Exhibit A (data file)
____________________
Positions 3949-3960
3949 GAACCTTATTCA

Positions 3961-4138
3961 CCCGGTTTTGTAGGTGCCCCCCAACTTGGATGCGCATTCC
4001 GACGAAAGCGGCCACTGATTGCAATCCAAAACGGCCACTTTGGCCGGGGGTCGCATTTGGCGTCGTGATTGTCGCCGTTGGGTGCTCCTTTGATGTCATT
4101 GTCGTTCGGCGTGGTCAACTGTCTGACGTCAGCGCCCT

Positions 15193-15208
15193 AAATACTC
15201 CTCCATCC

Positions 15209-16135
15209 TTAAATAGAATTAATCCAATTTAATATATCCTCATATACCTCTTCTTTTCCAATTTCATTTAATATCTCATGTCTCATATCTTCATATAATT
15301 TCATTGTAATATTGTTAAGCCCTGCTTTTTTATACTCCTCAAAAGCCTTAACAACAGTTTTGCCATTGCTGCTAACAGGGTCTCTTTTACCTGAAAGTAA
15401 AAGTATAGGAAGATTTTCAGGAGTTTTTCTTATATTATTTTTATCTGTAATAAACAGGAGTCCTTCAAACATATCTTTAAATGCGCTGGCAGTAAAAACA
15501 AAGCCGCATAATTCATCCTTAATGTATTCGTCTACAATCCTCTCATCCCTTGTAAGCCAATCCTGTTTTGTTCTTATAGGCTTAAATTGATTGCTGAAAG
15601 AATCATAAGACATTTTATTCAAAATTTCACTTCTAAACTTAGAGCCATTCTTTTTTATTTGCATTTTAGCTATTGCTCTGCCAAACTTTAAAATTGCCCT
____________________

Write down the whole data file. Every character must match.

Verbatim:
Positions 3949-3960
3949 GAACCTTATTCA

Positions 3961-4138
3961 CCCGGTTTTGTAGGTGCCCCCCAACTTGGATGCGCATTCC
4001 GACGAAAGCGGCCACTGATTGCAATCCAAAACGGCCACTTTGGCCGGGGGTCGCATTTGGCGTCGTGATTGTCGCCGTTGGGTGCTCCTTTGATGTCATT
4101 GTCGTTCGGCGTGGTCAACTGTCTGACGTCAGCGCCCT

Positions 15193-15208
15193 AAATACTC
15201 CTCCATCC

Positions 15209-16135
15209 TTAAATAGAATTAATCCAATTTAATATATCCTCATATACCTCTTCTTTTCCAATTTCATTTAATATCTCATGTCTCATATCTTCATATAATT
15301 TCATTGTAATATTGTTAAGCCCTGCTTTTTTATACTCCTCAAAAGCCTTAACAACAGTTTTGCCATTGCTGCTAACAGGGTCTCTTTTACCTGAAAGTAA
15401 AAGTATAGGAAGATTTTCAGGAGTTTTTCTTATATTATTTTTATCTGTAATAAACAGGAGTCCTTCAAACATATCTTTAAATGCGCTGGCAGTAAAAACA
15501 AAGCCGCATAATTCATCCTTAATGTATTCGTCTACAATCCTCTCATCCCTTGTAAGCCAATCCTGTTTTGTTCTTATAGGCTTAAATTGATTGCTGAAAG
15601 AATCATAAGACATTTTATTCAAAATTTCACTTCTAAACTTAGAGCCATTCTTTTTTATTTGCATTTTAGCTATTGCTCTGCCAAACTTTAAAATTGCCCT